A similar interplay of finishes continues in the powder room, where graphic patterned tiles by Italy’s Mutina Ceramics are the centrepiece, adding another touch of sunny yellow.

On the first floor, Kestler’s two teenage daughters needed a larger and better laid-out bathroom near their bedrooms. Clawing some space from a neighbouring laundry room, Ashmore obliged, pulling in ash millwork and a palette similar to upstairs, but accented with misty blue-grey Mutina tiles—no yellow here. Brushed nickel fixtures, a pill-shaped mirror and large shower round out the space stylistically, while a simple glass wall maximizes the shower visually and in footprint.

Advertisement 4

Article content

Soft greys and blue tiles from the Mutina Tape collection complement natural ash cabinetry in the first-floor bath, where lines are clean and simple to maximize visual openness. Photo by Jesse Laver, Laver Creative /jpg

To gain every inch of elbow room possible for the girls, the design team created ample storage space using a combination of closed cabinets and clever open shelving, like a toothbrush niche—and shelving for toilet paper in beside the toilet, where drawers or doors wouldn’t have space to open. “It was such a tiny bathroom that putting a semi-recessed sink in was also important,” Ashmore says.

Since the renovation wrapped up in 2022, the updated space has been working beautifully for the family, Kestler says. Down the road, they plan to tackle more projects in phases, including a laneway home and an exterior update.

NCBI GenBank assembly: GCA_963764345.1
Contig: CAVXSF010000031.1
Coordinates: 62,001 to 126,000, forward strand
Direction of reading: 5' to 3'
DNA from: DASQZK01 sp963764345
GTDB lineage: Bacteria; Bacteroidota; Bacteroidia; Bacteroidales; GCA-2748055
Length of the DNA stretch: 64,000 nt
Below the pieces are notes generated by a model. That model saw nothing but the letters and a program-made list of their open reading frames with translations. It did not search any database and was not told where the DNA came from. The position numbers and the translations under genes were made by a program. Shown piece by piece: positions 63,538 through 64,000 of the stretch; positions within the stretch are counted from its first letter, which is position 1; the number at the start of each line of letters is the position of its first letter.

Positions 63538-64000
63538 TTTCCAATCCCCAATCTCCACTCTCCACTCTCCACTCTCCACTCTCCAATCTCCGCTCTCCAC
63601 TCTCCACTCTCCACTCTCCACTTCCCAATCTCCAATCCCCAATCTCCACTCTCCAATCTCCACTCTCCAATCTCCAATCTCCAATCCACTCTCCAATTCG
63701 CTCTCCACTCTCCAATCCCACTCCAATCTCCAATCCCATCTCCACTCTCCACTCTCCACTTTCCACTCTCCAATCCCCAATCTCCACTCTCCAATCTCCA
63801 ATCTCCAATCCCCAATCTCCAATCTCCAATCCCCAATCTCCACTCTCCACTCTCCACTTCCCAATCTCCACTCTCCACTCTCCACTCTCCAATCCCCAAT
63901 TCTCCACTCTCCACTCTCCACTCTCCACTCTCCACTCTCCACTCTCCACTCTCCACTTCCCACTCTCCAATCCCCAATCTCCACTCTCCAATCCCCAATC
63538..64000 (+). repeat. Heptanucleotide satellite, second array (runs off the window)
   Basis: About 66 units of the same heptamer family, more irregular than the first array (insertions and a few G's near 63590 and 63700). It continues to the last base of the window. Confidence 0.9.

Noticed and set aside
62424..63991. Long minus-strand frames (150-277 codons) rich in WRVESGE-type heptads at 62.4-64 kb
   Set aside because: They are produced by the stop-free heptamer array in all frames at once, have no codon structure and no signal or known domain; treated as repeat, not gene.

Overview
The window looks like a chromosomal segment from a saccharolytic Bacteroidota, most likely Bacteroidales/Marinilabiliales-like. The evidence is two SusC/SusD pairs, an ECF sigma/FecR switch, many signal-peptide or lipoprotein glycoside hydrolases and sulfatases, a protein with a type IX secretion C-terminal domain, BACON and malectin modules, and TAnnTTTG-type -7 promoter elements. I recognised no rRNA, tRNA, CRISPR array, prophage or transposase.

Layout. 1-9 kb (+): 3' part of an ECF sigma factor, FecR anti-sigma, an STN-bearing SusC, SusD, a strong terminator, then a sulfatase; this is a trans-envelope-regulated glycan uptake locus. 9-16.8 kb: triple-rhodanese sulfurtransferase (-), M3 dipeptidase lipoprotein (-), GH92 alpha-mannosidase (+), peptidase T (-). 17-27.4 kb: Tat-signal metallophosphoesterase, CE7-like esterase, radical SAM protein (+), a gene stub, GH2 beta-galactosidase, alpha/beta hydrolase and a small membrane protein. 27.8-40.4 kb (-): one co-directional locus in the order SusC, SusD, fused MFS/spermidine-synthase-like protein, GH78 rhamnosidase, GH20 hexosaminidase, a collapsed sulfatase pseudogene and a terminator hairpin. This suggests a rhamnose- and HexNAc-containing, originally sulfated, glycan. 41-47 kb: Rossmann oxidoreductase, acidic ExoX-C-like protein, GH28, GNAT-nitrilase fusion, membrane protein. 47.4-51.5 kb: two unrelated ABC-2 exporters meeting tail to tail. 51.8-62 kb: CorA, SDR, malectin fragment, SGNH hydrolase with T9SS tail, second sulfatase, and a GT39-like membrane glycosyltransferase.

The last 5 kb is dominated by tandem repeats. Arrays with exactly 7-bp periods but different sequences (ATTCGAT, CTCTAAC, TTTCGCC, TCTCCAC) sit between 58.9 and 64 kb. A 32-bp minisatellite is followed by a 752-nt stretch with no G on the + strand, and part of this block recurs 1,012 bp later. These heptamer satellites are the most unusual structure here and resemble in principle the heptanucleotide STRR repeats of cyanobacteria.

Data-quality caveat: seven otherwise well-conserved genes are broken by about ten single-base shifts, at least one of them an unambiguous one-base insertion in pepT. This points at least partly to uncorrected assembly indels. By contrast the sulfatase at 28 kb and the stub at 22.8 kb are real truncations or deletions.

But for now, daily life centres around the sunny, refreshed kitchen. And life is good. “We spend all of our time in that kitchen,” says Kestler. “You cook, you have drinks, you have people sitting there. It’s a wonderful room.”

Design: Project 22 Design

Millwork: SOMA Millwork & Design

Construction: Jordan Dion-Duval and Gui Harbec, Line Contracting

Related Stories

Article content


Postmedia is committed to maintaining a lively but civil forum for discussion and encourage all readers to share their views on our articles. Comments may take up to an hour for moderation before appearing on the site. We ask you to keep your comments relevant and respectful. We have enabled email notifications—you will now receive an email if you receive a reply to your comment, there is an update to a comment thread you follow or if a user you follow comments. Visit our Community Guidelines for more information and details on how to adjust your email settings.

    Advertisement 1

Development workers get in touch with on B.C. to make flush toilets necessary on work sites

The union symbolizing 40,000 design employees in British Columbia wants the province to make flush bathrooms obligatory on construction websites, saying the existing use of chemical bogs are "unsanitary and undignified."

On Wednesday, B.C. Making Trades released its Get Flushed campaign, which aims to transform provincial policies to pressure construction providers to give both bathrooms and hand-washing facilities linked to sewer units, or transportable models with functioning water, on job websites with 25 or more employees.

"Design staff have been confronted with unsanitary and undignified washroom problems for also lengthy," claimed Brynn Bourke, govt director of the B.C. Developing Trades Council in a launch.